Category Archives: Rest of the Story

Updates – The Rest of the Story

I never imagined that I’d buy a magazine called Western Horseman, but the price was cheap and there were those magic words: “Western Wear”.  So I picked it up, and when I got home I began to really look through it.  I’ve stated before that I really don’t know much about riding attire, but I am willing to learn, and this magazine from 1966 seemed like a good place to start.

My reward for taking a chance on this magazine was swift.  A while back I asked for opinions about the age of a Miller & Co.  western shirt and Karman pants I had found.  The blouse is very much like the one in the middle in the above photo.  I’m happy to say that several readers identified it as mid 1960s, and they were right.

The copy reads, ” Candy… magic comes to western sportswear in the form of Miller & Co.’s new ice cream colored, matching ladies’ and girls’ sets.”

As for the pants, I did not get an exact match, but there were similar styles all through the magazine.  What looked to be bell-bottom legs, are in fact described in the volume as “the new bell bottom style.”

Some time ago (2010!) I wrote a post about one of the theories of why young women in the 1920s were called flappers.  One of the theories is that the name came from the hair bows that preteens  and younger teens were wearing in the decade of the 1910s, as seen in the girl on the right.

flapper

This weekend I came across the above ad from 1915, advertising clothing for the hard-to-fit girl of 12 – 16.  It is obvious that the term “flapper” is describing a girl, not a crazy, Charleston-dancing, cigarette-smoking twenty-something woman.

Last week I heard from a woman who had worked for the Vera Company.

I worked at The Vera Companies, first as an intern starting in 1983 and left in in 1990 …Manhattan Industries was bought by Salant Corp (Perry Ellis International) but The Vera Companies stayed intact until after her death in 1993…it is sometime after that The Tog Shop bought the company.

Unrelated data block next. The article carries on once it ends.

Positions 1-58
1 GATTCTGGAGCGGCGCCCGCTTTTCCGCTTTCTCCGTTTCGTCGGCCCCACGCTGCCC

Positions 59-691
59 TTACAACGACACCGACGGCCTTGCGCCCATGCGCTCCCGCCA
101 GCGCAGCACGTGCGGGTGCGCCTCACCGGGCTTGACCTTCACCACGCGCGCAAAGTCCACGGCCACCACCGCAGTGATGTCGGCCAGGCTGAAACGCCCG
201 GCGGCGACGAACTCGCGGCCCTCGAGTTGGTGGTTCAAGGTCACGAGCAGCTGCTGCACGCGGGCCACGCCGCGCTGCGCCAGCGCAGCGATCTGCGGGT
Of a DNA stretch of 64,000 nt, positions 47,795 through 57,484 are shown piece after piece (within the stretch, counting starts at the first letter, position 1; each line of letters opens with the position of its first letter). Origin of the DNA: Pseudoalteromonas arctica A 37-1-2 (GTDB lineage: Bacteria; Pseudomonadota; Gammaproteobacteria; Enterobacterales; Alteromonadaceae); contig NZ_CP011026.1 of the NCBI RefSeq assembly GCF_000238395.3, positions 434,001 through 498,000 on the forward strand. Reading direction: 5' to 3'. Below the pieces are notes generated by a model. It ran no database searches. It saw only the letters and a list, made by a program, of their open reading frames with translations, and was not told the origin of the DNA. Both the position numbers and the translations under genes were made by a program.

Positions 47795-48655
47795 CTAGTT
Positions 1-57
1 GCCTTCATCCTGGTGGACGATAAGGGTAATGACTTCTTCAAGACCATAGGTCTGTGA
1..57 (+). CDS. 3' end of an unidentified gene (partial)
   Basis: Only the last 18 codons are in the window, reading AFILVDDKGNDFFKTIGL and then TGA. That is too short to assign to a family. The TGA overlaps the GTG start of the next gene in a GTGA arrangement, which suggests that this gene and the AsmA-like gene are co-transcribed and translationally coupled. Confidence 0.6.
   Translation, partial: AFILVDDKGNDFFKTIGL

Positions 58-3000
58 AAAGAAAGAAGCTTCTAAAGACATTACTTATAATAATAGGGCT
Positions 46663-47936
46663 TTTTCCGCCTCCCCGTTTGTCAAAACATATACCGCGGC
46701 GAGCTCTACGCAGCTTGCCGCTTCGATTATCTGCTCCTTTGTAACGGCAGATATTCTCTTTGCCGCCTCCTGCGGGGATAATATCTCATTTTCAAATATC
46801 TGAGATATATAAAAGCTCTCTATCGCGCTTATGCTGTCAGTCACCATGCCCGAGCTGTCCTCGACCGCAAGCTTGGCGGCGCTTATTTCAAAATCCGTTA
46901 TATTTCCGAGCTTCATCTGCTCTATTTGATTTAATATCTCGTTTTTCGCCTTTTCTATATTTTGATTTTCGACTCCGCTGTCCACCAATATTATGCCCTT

This information changes the way the Vera story is often told, with the company essentially closing in 1988.  I appreciate this important correction.

And finally, here is my semi-regularly scheduled mention of social media.  Every week I get several invitations to be friends on Linked-in.  I did join Linked-in for a very short time, and then I deleted my registration because I could not see how I could use the network.  For some reason, it still has me a a potential contact for people, but I cannot respond to all the requests because I’m not a member and I cannot log in.  So, the short of it is, if you have contacted me through Linked-in, I’m not ignoring your request; I simply cannot reply to it.

On the other hand, Instagram continues to be a constant source of interesting things and fascinating people.  There is a growing community of fashion history people there, and if you want to join us, I’ll be happy to send you a list of my favorite accounts.  I’m using it more and more as a mini-blog, posting things that are interesting, but don’t somehow deserve a post here.